Screenshot of figures from the trustworthiness study “Tracking historical changes in trustworthiness using machine learning analyses of facial cues in paintings” conducted by Baumard, et al on European portraits (courtesy and via open access).

Both the datasets and the historical and aesthetic assumptions of the authors are deeply flawed. Portraits of the faces of predominantly white, elite European men cannot be used to quantify the amount of social trust in all of Europe. Furthermore, while the researchers also sought to assess the impact of democracy on gross domestic product, they avoided assessing the role of colonialism and imperialism. This type of research may be a 21st century version of pseudoscience and phrenology dressed up as machine learning and artificial intelligence.

Screenshot of a figure from the study “Tracking historical changes in trustworthiness using machine learning analyses of facial cues in paintings” conducted by Baumard, et al on European portraits (courtesy and via open access).

Algorithmic bias is also implicit in online image search engines that lead millions of users to find digitized art and photographs every day. A simple comparison of Google searches on “black girls” and “white girls” reveals how racism and sexism affect search results. In Safiya Umoja Noble’s Algorithms of Oppression: How Search Engines Reinforce Racism, she discusses how Black women and girls are misrepresented with derogatory and hypersexualized images.

Even when designed primarily for amusement, tech products reveal human bias. For instance, Google Arts & Culture platform created a popular app that provides exhibits and museum collections. It includes a selfie-matching feature that pairs the uploaded selfie image with a similar artwork. Although the aim of the app is to create a fun way to explore art, many people of color have reported that their images were matched with images depicting racist stereotypes, including exoticized images or people acting in subservient roles.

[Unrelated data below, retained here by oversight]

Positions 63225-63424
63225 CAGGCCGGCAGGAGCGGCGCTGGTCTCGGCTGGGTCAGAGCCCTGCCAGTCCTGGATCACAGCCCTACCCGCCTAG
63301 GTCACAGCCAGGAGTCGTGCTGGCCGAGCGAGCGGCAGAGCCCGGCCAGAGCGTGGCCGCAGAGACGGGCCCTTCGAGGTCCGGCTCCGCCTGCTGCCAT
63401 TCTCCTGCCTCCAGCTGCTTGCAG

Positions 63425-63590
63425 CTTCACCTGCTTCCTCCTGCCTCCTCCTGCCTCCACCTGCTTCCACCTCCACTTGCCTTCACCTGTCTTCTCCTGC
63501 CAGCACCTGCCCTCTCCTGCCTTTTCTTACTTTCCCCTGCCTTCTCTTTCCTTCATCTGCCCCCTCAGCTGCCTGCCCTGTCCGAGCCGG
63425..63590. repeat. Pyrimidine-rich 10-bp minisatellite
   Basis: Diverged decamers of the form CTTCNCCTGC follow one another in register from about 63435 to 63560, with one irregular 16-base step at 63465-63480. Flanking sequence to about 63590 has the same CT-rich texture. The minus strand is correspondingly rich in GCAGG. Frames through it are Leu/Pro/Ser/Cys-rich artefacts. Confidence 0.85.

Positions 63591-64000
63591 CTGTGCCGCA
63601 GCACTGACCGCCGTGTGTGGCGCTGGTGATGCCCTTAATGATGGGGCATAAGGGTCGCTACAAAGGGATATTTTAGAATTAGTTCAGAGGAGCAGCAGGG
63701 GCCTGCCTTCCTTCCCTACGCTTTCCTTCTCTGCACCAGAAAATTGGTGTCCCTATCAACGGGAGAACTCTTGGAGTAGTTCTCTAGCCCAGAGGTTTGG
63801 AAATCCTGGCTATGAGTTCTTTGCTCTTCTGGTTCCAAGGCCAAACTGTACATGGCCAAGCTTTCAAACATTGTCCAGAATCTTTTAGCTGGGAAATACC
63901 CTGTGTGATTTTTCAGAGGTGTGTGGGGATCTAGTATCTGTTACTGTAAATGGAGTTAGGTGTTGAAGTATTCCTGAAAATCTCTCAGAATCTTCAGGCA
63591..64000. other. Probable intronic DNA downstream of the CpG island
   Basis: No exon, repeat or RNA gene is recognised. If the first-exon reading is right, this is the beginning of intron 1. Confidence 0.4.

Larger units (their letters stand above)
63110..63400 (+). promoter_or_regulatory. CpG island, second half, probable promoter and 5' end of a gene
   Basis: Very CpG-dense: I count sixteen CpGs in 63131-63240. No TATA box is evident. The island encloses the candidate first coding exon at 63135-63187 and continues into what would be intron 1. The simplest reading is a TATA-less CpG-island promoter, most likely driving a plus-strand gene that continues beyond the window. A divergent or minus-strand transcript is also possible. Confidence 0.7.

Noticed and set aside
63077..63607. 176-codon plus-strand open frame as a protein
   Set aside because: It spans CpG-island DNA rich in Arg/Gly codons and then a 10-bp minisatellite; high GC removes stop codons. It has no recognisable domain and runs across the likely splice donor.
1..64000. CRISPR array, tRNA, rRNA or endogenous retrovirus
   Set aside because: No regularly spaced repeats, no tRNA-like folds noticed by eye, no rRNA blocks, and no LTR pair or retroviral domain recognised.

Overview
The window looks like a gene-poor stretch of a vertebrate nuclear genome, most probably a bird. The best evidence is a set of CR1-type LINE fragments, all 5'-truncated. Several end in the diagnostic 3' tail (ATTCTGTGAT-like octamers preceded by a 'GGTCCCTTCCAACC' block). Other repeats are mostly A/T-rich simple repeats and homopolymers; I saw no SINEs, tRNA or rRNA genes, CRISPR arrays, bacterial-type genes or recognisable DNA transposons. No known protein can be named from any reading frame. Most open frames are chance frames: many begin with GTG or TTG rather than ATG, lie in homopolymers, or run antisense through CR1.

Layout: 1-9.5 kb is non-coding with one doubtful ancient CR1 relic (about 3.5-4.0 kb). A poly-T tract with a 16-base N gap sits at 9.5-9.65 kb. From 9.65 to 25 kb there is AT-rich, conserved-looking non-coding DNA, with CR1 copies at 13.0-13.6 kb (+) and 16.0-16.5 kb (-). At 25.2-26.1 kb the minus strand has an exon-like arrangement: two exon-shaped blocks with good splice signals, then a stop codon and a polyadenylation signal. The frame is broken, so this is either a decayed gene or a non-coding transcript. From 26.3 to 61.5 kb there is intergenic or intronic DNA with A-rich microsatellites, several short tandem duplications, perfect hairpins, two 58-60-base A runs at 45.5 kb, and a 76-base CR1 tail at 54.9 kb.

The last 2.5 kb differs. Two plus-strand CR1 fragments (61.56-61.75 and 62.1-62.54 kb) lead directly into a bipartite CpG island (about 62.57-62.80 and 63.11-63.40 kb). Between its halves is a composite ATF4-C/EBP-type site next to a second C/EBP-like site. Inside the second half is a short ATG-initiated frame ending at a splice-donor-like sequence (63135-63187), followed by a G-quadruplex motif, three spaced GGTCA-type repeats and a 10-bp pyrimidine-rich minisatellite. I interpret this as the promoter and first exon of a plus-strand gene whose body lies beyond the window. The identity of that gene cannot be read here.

Artists have also touted the benefits of AI and machine learning for historical reconstructions. Instead of baking, gardening, or TikToking during quarantine, designer Daniel Voshart  created color portraits of Roman Emperors. However, Voshart’s work and similar efforts like the History in 3D project, are not harmless diversions. Instead, they are potentially dangerous projects that could lend credence to the long-discredited notion of a white ancient Mediterranean world.

Reconstruction of the emperors of the Roman Principate by Daniel Voshart (all images of Voshart’s work used by permission of the artist)

Voshart is a Toronto-based cinematographer and virtual reality (VR) specialist. He created images of 54 emperors from Augustus through Numerian during the period of the Principate (27 BCE–235 CE) which has now garnered widespread attention across the internet on media outlets such as the Smithsonian and Mashable. Among the 54 images is one portrait of a woman, Lupia Severina, who may have reigned on her own after the death of her husband Aurelian.

Taking base images of busts and then using Photoshop and Artbreeder, a machine learning, photo-mixing platform, Voshart generated what he calls “photoreal” images. In part, his project has gained attention as the white marble sculptures one typically sees have been transformed into stunningly life-like portraits imitating the original polychromy. For instance, Augustus is reconstructed with beige skin, gray eyes, and sandy blond hair. Each portrait is unique. In his Medium post, Voshart asserts that he used historical texts, coinage, and sculpture in crafting his images with attention to age, hair, eyes, and ethnicity. He also admits that his project involves artistic interpretation and that he crafts composite images when busts were not available. Voshart explains, “My goal was not to romanticize emperors or make them seem heroic.” Still, because these images are so seemingly realistic, they could easily be mistaken for accurate reconstructions, especially when neatly assembled as a poster and made available for purchase.

Reconstruction of Emperor Augustus (27 BC – 19 AD), source images (left) and the resulting portrait by Daniel Voshart on the right